“Along about 1898, however, F. D. Power, a minister at the Vermont Avenue Christian Church in Washington D.C.,” James D. Meehan wrote in “Bethany Beach Memoirs…a long look back,” “told a convention of his sect (also known as the Disciples of Christ) about his idea to create a Christian meeting ground on the Atlantic shore … where they could spend summers and Christian fellowship.
“A special committee later suggested the Delmarva Peninsula and eventually selected the area now known as Bethany Beach.”
By 1900, Bethany Beach had been divided into 40 by 125 foot lots, offered for sale at prices that ranged from $75 to $200. Lots could be purchased for as little as $10 down with payments of only $1 a week.
In addition to the residential lots, the Christian Church reserved a large area near the center of town to serve as the “Assembly Grounds,” where they erected an idiosyncratic auditorium known as, “The Tabernacle.”
Milford Chronicle reported on May 29, 1903, “The new auditorium, which is being erected by the Bethany Beach Company, is rapidly nearing completion and will add very much to the appearance of the beach.”
Bethany seemed to have it all: a great beach, the Atlantic surf, inexpensive lots, and a distinctive building The tall, octagon-shaped auditorium was designed with sides that could be opened to allow the sea breeze to cool the audience.
The brown-shingled Tabernacle was used for religious services, slide presentations, political meetings and musical concerts. In addition, the building was used to show some of the first motion pictures at the beach.
The only thing that Bethany lacked was good, hard-surface roads. The roads in and about the budding resort were unpaved, and vehicles were often stuck in the sandy soil. That, however, did not deter Louis Drexler, a native of Pittsburgh, a Delaware state senator, and an early leader of Bethany Beach.
Drexler was also a car enthusiast at a time that automobiles were still called, “horseless carriages”; and if a car broke down, the driver was subjected to mocking cries of, “Get a horse!” On June 10, 1904, the Milford Chronicle reported, “Mr. Drexler, of Pittsburgh, has shipped his automobile to Ocean View, and will arrive with wife and boys in the near future.”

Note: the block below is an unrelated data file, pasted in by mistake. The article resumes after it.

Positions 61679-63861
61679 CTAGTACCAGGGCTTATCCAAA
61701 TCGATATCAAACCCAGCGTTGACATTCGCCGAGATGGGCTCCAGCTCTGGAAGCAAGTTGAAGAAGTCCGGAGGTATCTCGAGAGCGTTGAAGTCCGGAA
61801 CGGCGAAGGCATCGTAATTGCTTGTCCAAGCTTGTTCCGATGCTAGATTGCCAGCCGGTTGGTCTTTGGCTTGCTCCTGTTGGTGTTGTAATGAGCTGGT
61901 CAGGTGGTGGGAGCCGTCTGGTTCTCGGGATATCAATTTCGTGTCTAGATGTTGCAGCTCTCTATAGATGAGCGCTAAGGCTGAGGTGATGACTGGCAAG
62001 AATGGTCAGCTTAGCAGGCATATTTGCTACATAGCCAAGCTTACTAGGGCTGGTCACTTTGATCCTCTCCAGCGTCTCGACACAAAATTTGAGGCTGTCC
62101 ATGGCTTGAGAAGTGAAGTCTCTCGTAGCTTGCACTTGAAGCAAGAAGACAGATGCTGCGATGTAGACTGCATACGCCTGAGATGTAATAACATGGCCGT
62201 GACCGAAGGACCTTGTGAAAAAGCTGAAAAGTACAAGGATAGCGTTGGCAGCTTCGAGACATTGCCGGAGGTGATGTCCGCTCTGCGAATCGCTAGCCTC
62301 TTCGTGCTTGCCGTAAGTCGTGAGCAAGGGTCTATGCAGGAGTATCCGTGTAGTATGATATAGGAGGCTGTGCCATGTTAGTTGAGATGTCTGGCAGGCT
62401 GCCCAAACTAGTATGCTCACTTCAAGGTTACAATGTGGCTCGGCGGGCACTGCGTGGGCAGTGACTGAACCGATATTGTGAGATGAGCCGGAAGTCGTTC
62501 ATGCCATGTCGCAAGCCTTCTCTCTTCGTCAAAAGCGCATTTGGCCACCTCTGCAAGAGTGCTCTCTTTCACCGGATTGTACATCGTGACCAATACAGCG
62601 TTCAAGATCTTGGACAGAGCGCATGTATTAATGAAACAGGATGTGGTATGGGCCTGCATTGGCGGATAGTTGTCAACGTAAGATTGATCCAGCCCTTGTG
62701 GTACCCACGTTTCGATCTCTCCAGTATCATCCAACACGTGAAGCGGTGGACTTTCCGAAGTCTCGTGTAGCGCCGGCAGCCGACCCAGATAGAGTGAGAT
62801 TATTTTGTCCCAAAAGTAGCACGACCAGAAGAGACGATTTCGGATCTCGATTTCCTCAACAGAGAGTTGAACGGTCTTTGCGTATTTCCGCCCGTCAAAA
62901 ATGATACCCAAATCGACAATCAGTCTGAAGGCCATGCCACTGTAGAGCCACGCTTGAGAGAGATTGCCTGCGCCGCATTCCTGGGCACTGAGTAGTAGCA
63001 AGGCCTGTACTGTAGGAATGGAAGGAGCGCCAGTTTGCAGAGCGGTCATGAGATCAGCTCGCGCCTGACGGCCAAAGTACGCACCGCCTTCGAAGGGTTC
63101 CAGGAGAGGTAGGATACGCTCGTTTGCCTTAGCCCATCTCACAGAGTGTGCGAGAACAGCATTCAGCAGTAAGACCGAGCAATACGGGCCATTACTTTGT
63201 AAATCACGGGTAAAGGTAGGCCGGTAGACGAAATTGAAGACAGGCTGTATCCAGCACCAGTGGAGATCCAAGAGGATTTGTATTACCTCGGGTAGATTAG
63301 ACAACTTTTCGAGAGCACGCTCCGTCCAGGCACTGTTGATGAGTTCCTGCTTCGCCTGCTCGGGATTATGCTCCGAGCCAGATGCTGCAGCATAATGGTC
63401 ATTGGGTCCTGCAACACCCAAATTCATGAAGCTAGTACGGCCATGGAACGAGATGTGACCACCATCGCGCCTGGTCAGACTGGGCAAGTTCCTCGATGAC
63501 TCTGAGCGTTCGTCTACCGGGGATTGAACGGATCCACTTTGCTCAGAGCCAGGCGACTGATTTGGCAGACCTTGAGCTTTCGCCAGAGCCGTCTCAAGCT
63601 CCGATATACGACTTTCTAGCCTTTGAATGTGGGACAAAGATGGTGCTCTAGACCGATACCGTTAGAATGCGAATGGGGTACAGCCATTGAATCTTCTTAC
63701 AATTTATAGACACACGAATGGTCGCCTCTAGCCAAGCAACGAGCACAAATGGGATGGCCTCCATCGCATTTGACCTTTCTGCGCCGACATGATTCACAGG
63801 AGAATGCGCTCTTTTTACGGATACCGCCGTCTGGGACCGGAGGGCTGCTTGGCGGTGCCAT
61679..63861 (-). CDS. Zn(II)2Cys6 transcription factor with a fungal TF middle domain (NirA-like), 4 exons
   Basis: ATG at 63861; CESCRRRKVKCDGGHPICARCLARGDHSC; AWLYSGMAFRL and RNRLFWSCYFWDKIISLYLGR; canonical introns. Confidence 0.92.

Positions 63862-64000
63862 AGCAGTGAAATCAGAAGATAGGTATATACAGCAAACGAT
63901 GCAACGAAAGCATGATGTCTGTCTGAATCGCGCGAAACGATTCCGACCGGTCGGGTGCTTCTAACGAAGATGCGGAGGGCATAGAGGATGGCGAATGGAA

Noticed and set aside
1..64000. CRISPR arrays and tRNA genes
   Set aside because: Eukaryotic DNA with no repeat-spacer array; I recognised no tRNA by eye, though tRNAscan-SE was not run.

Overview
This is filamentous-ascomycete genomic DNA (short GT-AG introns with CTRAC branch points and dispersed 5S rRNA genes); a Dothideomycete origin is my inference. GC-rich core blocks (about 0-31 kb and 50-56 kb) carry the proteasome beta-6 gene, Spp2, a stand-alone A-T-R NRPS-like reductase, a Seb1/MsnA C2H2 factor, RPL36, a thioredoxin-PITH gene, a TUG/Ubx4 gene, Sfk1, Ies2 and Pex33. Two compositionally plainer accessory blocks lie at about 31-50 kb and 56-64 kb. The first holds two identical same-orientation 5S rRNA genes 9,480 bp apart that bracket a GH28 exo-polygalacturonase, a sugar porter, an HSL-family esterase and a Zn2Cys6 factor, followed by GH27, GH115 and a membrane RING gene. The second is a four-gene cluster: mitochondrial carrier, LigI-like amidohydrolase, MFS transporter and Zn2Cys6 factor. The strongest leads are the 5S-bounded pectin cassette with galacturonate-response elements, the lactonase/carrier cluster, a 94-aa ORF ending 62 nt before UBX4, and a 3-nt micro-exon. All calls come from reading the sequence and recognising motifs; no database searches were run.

Despite the conditions of Delaware roads, Drexler dreamt of a time when cars would move freely along coastal roads. After he shipped his car to Bethany Beach, it did not take long before more horseless carriages joined Drexler, bumping their way along the primitive roads of coastal Delaware.
In the next 10 years, the popularity of driving your own vehicle increased as cars were improved, and many roads, particularly between cities and towns were paved. Coastal roads, however, remained in poor shape.
In 1913, when State Senator Drexler attended the organizational meeting of the Sussex County Automobile Association in Rehoboth, there was no road across the dunes from Bethany Beach to the older resort south of Cape Henlopen. Drexler could take a circuitous route inland to Dagsboro and around the western shore of Rehoboth Bay, or he could take the boat from the Loop Canal to Rehoboth.
He chose to take the boat that day; but Drexler continued to dream for better roads in southern Delaware.
Two decades later, in November 1933, a modern, hard-surfaced road was finally opened linking Bethany Beach and Rehoboth. The Delaware Coast News commented: “About thirteen miles of Senator Drexler’s dream has come true.”
James D. Meehan, “Bethany Beach Memoirs…a long look back,” Bethany Beach: Harold E. Dukes Jr., 1998, pp. 17.
F. D. Power, “Bethany Beach as Seen from the Dome,” The Christian Worker”, Sept. 29, 1905, p. 4.
Philadelphia Inquirer, Oct. 24, 1903, Newspaper Abstracts, http://www.newspaperabstracts.com/link.php?action=detail&id=53982
Delaware Coast News, Aug. 2, 1935.
Milford Chronicle, May 29, 1903; June 10, 1904.